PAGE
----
The problem with a surprising majority of fall coats is that they lack that fundamental, oft-forgotten hood element – you remember, the one that covers our precious heads from the rain?
Now, the problem with November showers is that, unlike the proverbial May ones, they do not lead to flowers, only to more rain. And then snow. Unless of course you’re reading this in Vancouver, in which case they only lead to an eternity of more rain. In such conditions, those on-trend canvas trenches, tweeds and denim jackets don’t really bode well in the sadistic wrath of the weather gods.
Thus, after a frizzy, drowned-rat of a week I’ve had it with my stupidly impractical (though painfully adorable) trench. And in case you feel the same, here are five rain and trend-friendly fall jacket ideas.
1. Utility Parka, Joe Fresh, $49. Try something like this if you’re into that almost perpetually on-trend military look. It’s a great alternative to canvas, but a mid-point if you’re not serious enough to step into Gore-Tex territory.
2. Monsoon Jacket 2, MEC, $ 195. But if you are ready to cross over into the valley of Gore-Tex, right this way, two layers of it of rain annihilating protection. It’s called the Monsoon Jacket, so we’ll let the name do the talking, though it’s worth pointing out that it doesn’t stray far from army chic.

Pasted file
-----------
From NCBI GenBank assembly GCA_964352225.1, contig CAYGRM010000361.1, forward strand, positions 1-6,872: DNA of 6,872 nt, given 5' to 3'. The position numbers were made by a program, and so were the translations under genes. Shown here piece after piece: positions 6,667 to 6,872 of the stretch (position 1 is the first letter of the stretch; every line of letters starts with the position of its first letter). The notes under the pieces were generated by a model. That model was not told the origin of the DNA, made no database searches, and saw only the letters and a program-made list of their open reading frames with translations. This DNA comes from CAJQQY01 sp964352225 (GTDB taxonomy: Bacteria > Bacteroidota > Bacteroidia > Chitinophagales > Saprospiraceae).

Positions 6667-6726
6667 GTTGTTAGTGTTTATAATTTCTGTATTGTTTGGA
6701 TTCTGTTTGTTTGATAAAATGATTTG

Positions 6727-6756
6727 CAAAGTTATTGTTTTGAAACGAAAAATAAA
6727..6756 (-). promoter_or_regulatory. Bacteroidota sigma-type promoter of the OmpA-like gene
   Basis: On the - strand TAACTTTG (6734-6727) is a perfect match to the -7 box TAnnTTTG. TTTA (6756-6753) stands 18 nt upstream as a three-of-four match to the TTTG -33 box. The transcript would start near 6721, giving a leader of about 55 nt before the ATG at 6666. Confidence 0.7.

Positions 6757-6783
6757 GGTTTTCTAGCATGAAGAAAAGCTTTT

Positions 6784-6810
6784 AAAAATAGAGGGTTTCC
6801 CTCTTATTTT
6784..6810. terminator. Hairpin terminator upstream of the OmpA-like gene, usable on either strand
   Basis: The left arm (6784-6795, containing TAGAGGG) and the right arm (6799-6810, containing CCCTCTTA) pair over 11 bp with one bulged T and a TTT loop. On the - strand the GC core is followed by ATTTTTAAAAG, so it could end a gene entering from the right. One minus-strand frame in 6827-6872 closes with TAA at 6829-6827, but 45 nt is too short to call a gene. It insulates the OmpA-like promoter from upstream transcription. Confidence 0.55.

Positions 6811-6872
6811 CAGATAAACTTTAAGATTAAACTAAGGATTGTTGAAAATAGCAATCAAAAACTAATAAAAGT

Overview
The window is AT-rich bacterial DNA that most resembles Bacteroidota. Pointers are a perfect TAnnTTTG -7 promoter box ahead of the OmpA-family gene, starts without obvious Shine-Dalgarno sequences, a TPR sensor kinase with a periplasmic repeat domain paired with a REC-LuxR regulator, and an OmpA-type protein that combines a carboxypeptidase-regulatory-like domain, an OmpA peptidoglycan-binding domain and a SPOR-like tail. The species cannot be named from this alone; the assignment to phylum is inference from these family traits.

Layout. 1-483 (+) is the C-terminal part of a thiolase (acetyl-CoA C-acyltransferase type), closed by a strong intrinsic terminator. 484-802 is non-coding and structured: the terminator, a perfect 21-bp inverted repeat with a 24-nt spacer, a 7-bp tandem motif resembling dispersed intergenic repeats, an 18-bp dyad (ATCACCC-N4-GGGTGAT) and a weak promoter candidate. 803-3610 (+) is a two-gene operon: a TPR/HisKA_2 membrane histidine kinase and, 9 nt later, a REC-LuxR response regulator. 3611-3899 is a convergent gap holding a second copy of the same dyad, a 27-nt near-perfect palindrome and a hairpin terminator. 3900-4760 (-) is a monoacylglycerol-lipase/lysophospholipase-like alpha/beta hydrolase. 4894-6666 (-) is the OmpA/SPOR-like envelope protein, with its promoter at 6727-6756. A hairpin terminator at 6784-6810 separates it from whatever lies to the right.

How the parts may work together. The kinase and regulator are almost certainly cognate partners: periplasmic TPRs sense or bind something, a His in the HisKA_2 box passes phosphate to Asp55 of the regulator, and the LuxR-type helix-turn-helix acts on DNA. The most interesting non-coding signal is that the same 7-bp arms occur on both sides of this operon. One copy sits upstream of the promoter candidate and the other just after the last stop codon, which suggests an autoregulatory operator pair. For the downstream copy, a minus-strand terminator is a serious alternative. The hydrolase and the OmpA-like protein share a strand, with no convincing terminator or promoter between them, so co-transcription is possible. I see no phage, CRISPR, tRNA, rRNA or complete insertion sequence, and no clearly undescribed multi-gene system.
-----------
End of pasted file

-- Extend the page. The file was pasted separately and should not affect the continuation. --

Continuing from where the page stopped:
3. Rain Delay Coat, Modcloth.com, $155. This one loses points for being made of (organic) cotton canvas. Call me a hypocrite, but first, please notice that long cape that exists purely to be pulled over your head when the heavens open. Pull the toggle strings for ultimate snugness and then try complaining.
4. Candice coat, Mackage, $620. It’s a little closer to a winter jacket but hell, if you’re going to spend your rent on a coat, you’re going to want to wear it as long as you bloody well can.
5. Smartie Jacket, Bench, $145. For something a little sportier, try this bad boy. Brands like Bench that cater to more of a surf/skate clientele tend to be weather friendlier for their adventurous customer, but keep the shapes and silhouettes current.
By Elli Stuhler